Robert E. Lande, “Performance Improvement,” Population Reports, Series J, no. 52 (Baltimore: Johns Hopkins University School of Public Health, Population Information Program, 2002).

Management Sciences for Health, “Using CQI to Strengthen Family Planning Programs,” The Manager 2, no. 1 (1993): 1, 20.

MEASURE Evaluation, “Quick Investigation of Quality (QIQ): A User’s Guide for Monitoring Quality of Care in Family Planning.” MEASURE Evaluation Manual Series, no. 2 (Chapel Hill, NC: Carolina Population Center, University of North Carolina at Chapel Hill, 2001).

MEASURE Evaluation, “Service Provision Assessment: Abstract,” accessed online at www.cpc.unc.edu/measure/cmnht/t6_abstract.html, on April 29, 2002.

G. Mora et al., “Quality of Care in Women’s Reproductive Health: A Framework for Latin America and the Caribbean,” draft (Washington, DC: Pan American Health Organization, 1993).

Thomas A. Mroz et al., “Quality, Accessibility, and Contraceptive Use in Rural Tanzania,” Demography 36, no. 1 (1999): 23-40.

I.H. Reerink and R. Sauerborn. “Quality of Primary Health Care in Developing Countries,” International Journal for Quality in Health Care 8, no. 2 (1996): 131-39.

Quality Assurance Project, “Overview of Quality Assurance in Latin America,” accessed online at www.qaproject.org/lac.html, on April 29, 2002.

James D. Shelton, “The Provider Perspective: Human After All,” International Family Planning Perspectives 27, no. 3 (2001): 152-61.

Ilene Speizer and Kenneth A. Bollen, “How Well Do Perceptions of Family Planning Service Quality Correspond to Objective Measures? Evidence From Tanzania,” Studies in Family Planning 31, no. 2 (2000): 163-77.

James A. Wolff et al., eds., The Family Planning Manager: Basic Skills and Tools for Managing Family Planning Programs (Bloomfield, CT: Management Sciences for Health, Kumarian Press, 1996).


For More Information

For more information on the United States Agency for International Development’s Maximizing Access and Quality (MAQ) Initiative, go to www.MAQweb.org or download Best Practices in Client-Provider Interactions in Reproductive Health Services: A Review of the Literature (PDF: 143KB).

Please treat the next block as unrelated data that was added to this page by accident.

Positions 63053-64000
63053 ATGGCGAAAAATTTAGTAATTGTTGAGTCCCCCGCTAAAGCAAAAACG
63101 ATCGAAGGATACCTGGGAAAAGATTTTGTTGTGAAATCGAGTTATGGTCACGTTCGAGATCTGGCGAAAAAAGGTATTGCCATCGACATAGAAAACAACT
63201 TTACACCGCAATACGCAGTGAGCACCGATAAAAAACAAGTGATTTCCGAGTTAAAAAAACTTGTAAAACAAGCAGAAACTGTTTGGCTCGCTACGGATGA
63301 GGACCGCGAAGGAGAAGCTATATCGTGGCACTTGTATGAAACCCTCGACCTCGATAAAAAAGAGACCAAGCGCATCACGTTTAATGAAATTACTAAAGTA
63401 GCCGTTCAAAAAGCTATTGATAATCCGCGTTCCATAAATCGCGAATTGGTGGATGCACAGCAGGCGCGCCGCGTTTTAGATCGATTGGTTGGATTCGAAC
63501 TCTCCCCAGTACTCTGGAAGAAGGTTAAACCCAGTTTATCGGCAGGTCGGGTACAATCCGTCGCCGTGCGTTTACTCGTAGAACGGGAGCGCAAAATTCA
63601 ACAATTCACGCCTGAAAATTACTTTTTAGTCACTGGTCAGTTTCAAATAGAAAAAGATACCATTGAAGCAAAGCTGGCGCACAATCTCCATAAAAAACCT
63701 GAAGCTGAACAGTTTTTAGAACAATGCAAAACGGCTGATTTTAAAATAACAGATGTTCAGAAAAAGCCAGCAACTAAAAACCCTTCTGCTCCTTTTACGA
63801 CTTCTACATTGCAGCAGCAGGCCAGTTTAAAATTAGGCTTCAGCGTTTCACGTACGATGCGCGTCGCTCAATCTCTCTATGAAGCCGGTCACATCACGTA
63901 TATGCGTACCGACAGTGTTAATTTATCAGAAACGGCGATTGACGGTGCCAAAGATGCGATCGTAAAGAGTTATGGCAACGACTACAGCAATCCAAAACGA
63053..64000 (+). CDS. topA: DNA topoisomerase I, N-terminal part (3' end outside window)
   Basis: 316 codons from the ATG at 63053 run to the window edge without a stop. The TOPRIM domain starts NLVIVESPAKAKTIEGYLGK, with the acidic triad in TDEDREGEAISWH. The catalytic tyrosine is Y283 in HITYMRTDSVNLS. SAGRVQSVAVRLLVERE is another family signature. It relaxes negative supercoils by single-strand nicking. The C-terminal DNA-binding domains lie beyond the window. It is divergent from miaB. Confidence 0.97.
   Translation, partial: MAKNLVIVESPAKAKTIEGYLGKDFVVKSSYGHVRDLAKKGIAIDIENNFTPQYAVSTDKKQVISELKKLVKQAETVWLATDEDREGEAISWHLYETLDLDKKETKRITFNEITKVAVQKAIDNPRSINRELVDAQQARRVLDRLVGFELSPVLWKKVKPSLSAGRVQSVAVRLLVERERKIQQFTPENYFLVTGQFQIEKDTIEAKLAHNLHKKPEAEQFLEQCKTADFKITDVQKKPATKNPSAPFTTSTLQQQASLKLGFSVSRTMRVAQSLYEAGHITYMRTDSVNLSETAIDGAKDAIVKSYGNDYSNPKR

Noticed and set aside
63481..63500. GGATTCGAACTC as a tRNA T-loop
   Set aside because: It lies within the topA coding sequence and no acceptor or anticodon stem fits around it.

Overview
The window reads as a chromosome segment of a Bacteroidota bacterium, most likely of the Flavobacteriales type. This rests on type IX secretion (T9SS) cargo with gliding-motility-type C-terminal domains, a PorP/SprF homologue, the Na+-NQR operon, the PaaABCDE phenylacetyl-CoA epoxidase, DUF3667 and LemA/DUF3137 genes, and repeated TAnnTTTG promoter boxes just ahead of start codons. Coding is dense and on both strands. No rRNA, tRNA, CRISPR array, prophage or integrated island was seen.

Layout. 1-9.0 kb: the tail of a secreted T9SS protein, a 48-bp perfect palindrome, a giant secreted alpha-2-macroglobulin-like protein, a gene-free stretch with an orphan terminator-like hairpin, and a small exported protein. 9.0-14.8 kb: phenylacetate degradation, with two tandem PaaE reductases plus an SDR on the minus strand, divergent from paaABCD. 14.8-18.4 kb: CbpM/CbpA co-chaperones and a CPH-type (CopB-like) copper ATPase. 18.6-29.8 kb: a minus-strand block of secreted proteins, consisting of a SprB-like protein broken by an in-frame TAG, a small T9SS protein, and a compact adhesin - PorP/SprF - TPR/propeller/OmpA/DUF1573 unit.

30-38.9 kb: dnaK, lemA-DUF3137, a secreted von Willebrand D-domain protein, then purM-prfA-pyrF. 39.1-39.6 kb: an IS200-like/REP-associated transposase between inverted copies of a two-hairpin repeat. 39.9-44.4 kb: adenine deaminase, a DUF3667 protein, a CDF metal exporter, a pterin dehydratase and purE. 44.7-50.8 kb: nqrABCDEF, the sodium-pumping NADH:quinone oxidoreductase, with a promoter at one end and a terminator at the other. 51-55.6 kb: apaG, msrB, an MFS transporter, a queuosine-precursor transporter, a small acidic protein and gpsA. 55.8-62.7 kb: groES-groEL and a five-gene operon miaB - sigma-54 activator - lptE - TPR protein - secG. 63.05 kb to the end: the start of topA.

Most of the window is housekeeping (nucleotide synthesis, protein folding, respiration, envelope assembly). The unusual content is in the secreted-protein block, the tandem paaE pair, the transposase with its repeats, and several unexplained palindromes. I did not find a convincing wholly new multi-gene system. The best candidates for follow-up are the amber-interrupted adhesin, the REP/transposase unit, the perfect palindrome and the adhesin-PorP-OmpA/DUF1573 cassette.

Box 1
Recommended List of Quality of Care Indicators

Provider

  • Demonstrates good counseling skills
  • Assures client of confidentiality
  • Asks client about reproductive intentions (asking whether the client wants more children, and when)
  • Discusses with client which method he or she would prefer
  • Mentions HIV/AIDS (initiates or responds)
  • Discusses methods for preventing pregnancy and sexually transmitted infections
  • Treats client with respect/courtesy
  • Tailors key information to the client’s needs
  • Gives accurate information on the method accepted (explaining its use, side effects, and possible complications)
  • Gives instructions on when to return
  • Follows infection control procedures outlined in guidelines
  • Recognizes/identifies contraindications, consistent with guidelines
  • Performs clinical procedures according to guidelines

Staff (Other Than Provider)

  • Treats clients with dignity and respect

Client

  • Participates actively in discussion and selection of method
  • Receives his or her method of choice
  • Believes the provider will keep his or her information confidential

Facility

  • Has all (approved) contraceptive methods available; no stock-outs
  • Has basic items needed for delivery of methods offered by the facility (including sterilizing equipment, gloves, blood pressure cuffs, specula, adequate lighting, water)
  • Offers privacy for pelvic exams/IUD insertions
  • Has mechanisms to make programmatic changes based on client feedback
  • Has received a supervisory visit within a certain predetermined period
  • Has adequate storage of contraceptives and medicines (away from water, heat, direct sunlight) on premises
  • Follows state-of-the-art clinical guidelines
  • Has acceptable waiting time

Source: MEASURE Evaluation, “Quick Investigation of Quality” (2001).


Box 2

Tools to Measure Improvements in Quality

Improving Provider Knowledge and Skills

  • Pre- and post-tests; follow-up “post-post-tests”
  • Provider observations
  • Provider surveys
  • “Mystery clients”
  • Reviews of records

Increasing Client Satisfaction

  • Client exit interviews
  • Household interviews
  • Focus group discussions
  • Service statistics

Improving Facilities’ Capability or Readiness to Provide Quality Services

  • Facility audits or assessments
  • Provider surveys/focus group discussions
  • Mystery clients
  • Reviews of records
  • Client flow analyses

Understanding Why Clients Do Not Use Services

  • Focus group discussions with potential users or dropouts
  • Household interviews with potential users or dropouts

Source: Family Planning Service Expansion and Technical Support/John Snow, Inc., Mainstreaming Quality Improvement in Family Planning and Reproductive Health Services Delivery (2000).